For part one of the interview, click here.
OaklandClubhouse: Do you feel like Arnold Leon is back to where he was before the Tommy John surgery now?
Keith Lieppman: Definitely. His velocities are back. He has a sharp breaking ball and he has been healthy. No set-backs. Everything has been good.
OC: You mentioned Miles Head a little bit earlier. He had that shoulder injury during the Arizona Fall League. Was he back 100 percent healthy at the start of spring?
KL: Yeah. The only thing that sort of worked against him was that he reported about 15 pounds overweight. His conditioning wasn't there. He had to spend a lot of time getting back into condition prior to really getting noticed in another way. So it has taken him a little longer just because of the condition that he reported in.
OC: Are you still planning to stick with him at third base for now?
KL: Both. We'll probably play him at third and some at first. Just see how his range, agility and his ability to play the position plays out. There are lots of options at Double-A to play third or first, so he can probably play both and it will work out fine. We have Anthony Aliotti there, who can play first, and there are a number of guys who could fill that role.
OC: Jefry Marte was a new addition to the third base mix this off-season. It seemed like he had a good stint at big league camp. What have you seen from him in minor league camp?
KL: He has a very quick bat and the ball really jumps off of his bat. In fact, he's hitting right now as I am watching. [laughs] Early in this camp, we were able to see him take a very aggressive approach at the plate. He's someone who, as a 21-year-old, is an individual who understands the strike-zone a little bit and is our type of a hitter.
OC: Tony Thompson is another guy in that third and first base mix. He had a big second half with Stockton last year. What do you see from him this year?
KL: He is in that kind of in-between role between A and Double-A. He had a good year [in 2012] and really played well, but being kind of stuck behind a Miles Head or an Anthony Aliotti, who also played well, it may be his best opportunity to go back a year in Stockton and get regular at-bats. If he can find a place to get those at-bats, whether it is at first, third or DH, or whatever. He's capable of playing those positions and even if we have to put him in the outfield to find him some at-bats.
OC: Does moving Stephen Parker give you more flexibility in getting at-bats for some of those guys in the top two levels?
KL: It certainly opens up a lot of scenarios for a lot of those at-bats. It had looked as if Parker was going to be in the same boat that he was in last year when he didn't get the regular at-bats that he felt that he needed, even though he ended up with 350-380. He was caught in-between. It gives Parker a much better opportunity than he would have had in the crowded infields in Double-A and Triple-A with us.
KL: I think with Crumbliss, with his combination of eye and versatility as an outfielder and second baseman – he hasn't really played any other positions on the infield except second base – whereas Tyler has the capability of playing everywhere on the infield and outfield. He is able to do both a little more than Conner, but Conner brings the other aspect of on-base percentage, his ability to walk and get on-base. And also power. The kid had 10 homers last year. He certainly provides a lot of versatility, as well.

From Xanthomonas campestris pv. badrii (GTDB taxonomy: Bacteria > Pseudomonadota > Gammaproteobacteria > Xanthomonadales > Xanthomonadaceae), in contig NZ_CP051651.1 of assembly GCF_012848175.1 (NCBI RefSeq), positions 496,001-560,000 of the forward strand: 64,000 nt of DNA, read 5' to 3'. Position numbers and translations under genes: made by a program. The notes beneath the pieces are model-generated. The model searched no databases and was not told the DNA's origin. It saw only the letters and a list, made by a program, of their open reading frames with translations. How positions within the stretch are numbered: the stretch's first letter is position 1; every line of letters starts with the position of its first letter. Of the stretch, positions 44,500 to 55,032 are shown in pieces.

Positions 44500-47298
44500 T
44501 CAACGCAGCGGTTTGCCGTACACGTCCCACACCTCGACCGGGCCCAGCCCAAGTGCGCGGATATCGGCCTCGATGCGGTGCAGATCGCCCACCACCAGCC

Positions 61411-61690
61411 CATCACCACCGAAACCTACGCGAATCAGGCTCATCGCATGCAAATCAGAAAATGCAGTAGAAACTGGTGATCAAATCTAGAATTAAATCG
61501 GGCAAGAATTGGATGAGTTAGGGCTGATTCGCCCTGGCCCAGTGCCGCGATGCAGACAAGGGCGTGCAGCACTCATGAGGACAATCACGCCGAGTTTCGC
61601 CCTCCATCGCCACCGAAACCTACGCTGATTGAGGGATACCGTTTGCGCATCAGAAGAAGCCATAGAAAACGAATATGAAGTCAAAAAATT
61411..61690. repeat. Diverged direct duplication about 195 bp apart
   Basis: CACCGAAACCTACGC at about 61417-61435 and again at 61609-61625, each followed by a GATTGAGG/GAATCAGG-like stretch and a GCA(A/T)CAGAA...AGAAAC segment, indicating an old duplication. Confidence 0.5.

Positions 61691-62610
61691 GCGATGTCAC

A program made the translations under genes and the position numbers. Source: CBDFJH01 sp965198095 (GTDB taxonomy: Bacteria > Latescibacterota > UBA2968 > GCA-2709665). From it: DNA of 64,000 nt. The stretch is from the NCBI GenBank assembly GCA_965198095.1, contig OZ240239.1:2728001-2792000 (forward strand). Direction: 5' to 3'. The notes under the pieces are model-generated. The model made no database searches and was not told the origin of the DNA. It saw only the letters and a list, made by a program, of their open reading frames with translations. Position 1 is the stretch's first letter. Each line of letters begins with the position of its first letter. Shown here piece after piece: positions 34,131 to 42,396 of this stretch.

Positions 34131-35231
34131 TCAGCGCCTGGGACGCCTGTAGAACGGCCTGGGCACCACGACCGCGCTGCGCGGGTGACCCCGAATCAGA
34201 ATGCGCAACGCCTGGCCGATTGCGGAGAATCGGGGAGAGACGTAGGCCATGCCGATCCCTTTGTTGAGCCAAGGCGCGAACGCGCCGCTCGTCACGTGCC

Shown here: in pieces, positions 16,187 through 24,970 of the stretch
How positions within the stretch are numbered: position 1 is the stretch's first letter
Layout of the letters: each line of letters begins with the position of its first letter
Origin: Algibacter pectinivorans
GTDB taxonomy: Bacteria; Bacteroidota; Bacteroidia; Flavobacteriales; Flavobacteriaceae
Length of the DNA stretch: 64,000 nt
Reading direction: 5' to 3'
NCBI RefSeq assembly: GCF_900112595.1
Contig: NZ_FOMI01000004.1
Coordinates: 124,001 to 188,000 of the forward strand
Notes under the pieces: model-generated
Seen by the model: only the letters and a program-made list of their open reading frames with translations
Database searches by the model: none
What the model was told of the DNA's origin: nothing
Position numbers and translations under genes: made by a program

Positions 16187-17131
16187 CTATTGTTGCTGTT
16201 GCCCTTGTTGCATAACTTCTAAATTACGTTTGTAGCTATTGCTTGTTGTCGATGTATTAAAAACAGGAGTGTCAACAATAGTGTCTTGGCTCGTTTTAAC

Both are interesting little components and could be very instrumental between that Double-A and Triple-A roster. We are still trying to figure out where they both fit in the big scheme of things right now. By the end of next week, we should have a pretty good idea where they both fit in because between Josh Horton, Ladendorf and Crumbliss, they all really provide a lot of expertise to those clubs. They are all really helpful pieces.
OC: Darren Byrd was the player brought over in the Parker trade. I know he has only been over in camp with you for a few days, but do you see him as a late-inning type?
KL: Absolutely. From what I have seen so far, plus from his numbers and I have seen a little bit of video, he is kind of what that staff needed, the kind of guy who has the ability to do that. He fits in at Double-A and potentially Triple-A depending on how that plays out over the next week.
OC: Todd Steverson [A's minor league hitting coordinator] mentioned that Michael Choice has continued to look good since coming down from big league camp. Are you pleasantly surprised with how quickly he has been able to come back and hit well after missing all of that time with the broken thumb?
KL: Absolutely. We were really concerned about whether he was going to be able to get enough at-bats. We tried to get him into the Instructional League and winter ball and all of that, but unfortunately he wasn't able to do any of that. He missed all of that time, but he came back prepared and ready to play. He really has had a great spring. He has shown power and he has shown great defense and a tremendous attitude. He has been one of the highlights of camp, both in the big leagues and in the minor leagues.
OC: Have you enjoyed the emergence of Shane Peterson over the past year or so after watching him have to stick it out in Double-A for a few years?
KL: Yes, because he has always sort of had to take that second-fiddle position when guys are sent down from the big leagues to Triple-A and he would be the guy who was sent down [to Double-A] or maybe wouldn't get as much playing time. But he seems to have always hit and he put himself in a position to finally get on the roster and then given the opportunity, he has really, really played well in big league camp. He has opened a lot of eyes this spring.
OC: You had a number of staff changes over the off-season. How have all of those changes come together for you so far this spring?